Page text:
I’ll follow up with this: if you are approaching from the point of view that you think you’d be doing your child a favour handing him over to his father… When my parents split we were all asked who we want to live with – we ALL wanted mum, but such a hard thing to expect us to say. Long story short, my brother said week at each house – My mum assumed he needed a stable base, one house only (even though we would visit the other parent every weekend), my brother was deeply hurt thinking Mum didn’t love him enough or want him and cornering him into an impossible decision, so he said Dad. So he went to Dads, we went to Mum’s. Now as a middle aged man with his own family, still carries that with him. He consider’s our grandma (Dad’s mum) more of a mum to him than our mum ever was… So a lot for you to think about, but seriously don’t jump to conclusions based on something a child says – everything always requires further investigation.
      AND, even if it turns out that actually yes he does want to live with Dad, doesn’t mean that he doesn’t still need you. Kids love both parents deeply, he doesn’t need to feel like he’s been deserted by you for wanting to live with his Dad.

    • #66080 Reply
      Lucy GoodLucy Good
      Keymaster

      I wouldn’t give in. Kids need their mum and it all might seem like fun and games to them now, but in the long run they will love being with you.

    • #66086 Reply
      Lucy GoodLucy Good
      Keymaster

      6 is too young to really know what is right for them. I think 12 is general age when they can choose. I would stick to your guns and try not to be so hard on yourself.

    • #66094 Reply
      Lucy GoodLucy Good
      Keymaster

      Our girls were constantly saying they wanted to live whichever parent they were having the most fun with at the time. We made a rule never to allow them to choose because they were usually playing us off against one another and they were to young to really know what was best for them. Ultimately at age 17 one daughter did chose to live with me full time but by then she was able to make her decisions based on reality and not where the best toys were!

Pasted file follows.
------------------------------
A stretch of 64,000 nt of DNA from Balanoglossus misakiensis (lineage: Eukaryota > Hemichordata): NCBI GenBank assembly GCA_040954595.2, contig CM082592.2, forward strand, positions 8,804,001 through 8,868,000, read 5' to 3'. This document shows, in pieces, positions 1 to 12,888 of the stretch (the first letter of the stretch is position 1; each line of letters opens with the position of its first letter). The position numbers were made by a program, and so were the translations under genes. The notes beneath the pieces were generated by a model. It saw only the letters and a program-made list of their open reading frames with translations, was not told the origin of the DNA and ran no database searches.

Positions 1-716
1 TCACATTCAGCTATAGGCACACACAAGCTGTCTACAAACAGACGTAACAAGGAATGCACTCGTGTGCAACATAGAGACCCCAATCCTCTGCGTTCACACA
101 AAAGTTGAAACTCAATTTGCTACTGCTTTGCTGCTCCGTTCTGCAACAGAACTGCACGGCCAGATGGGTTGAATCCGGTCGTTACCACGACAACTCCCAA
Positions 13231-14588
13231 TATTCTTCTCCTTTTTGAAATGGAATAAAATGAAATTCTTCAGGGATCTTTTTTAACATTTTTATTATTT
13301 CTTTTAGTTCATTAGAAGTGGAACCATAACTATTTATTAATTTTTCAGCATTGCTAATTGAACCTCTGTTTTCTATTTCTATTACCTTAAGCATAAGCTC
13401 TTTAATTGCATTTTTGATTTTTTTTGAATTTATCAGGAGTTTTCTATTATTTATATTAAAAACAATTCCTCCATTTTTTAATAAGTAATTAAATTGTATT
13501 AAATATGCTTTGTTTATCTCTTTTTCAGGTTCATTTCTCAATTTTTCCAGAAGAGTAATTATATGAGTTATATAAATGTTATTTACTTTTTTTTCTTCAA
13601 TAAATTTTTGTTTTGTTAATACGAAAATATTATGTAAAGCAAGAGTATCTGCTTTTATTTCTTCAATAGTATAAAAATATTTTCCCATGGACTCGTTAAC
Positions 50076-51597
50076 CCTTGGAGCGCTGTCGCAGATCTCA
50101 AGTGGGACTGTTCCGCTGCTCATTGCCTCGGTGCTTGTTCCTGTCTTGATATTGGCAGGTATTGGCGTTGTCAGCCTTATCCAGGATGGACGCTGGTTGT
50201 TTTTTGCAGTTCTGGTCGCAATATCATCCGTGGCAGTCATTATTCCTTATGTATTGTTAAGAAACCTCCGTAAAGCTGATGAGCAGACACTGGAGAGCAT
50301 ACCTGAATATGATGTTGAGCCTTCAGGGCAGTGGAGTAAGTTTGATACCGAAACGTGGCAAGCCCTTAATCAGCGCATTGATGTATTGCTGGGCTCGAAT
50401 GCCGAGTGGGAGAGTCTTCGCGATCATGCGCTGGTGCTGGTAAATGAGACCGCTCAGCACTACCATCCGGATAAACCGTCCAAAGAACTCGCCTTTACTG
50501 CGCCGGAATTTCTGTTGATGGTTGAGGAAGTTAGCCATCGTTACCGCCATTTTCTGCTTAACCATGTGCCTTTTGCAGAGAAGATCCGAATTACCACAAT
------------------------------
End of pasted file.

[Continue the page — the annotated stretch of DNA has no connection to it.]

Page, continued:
• #66101 Reply
      AvatarAnonymous
      Guest

      Thank you for your responses. Yes, I feel extremely inadequate after the emotional abuse my ex mil piled on me. I still feel completely worthless most of the time. That’s how she and my ex made me feel. I left just over a year ago and find it a constant struggle to pull myself out of these feelings. It’s disgusting how my ex, his Mum and even my own Mum blamed me for my son’s behaviour. Recently diagnosed with autism and now I know why every parenting tactic didn’t worked. It’s horrible. Every time I parent I hear their criticisms echoing in my ear, even though I cut them from my life. I have known for a couple of years that ex mil wanted me to go and leave the kids. So, I guess it’s a major trigger when my son said he wanted to stay an extra night because of what my other son tells me (Grandma said she wants us to live at Dad’S house) and my daughter (Grandma said if you don’t have me you will have no one). I guess I feel like I’m losing him to ex mil and that she finally got to him. Ex mil is a sick person that subtlety does this and I’ve always known she will try to talk the kids into thinking she is more valuable to them than their own mother and that I’m not needed! My 4 year old cries when he tells me ‘Grandma says you’re a naughty Mum’. So, she is definitely slowly turning them against me. And no, I’m not paranoid. This is what a Dr I spoke to said without even knowing the full story of how she treated me. Anyway, it’s a long story with many other degrading comments and treatment when no one else, except the kids were around. Thanks again.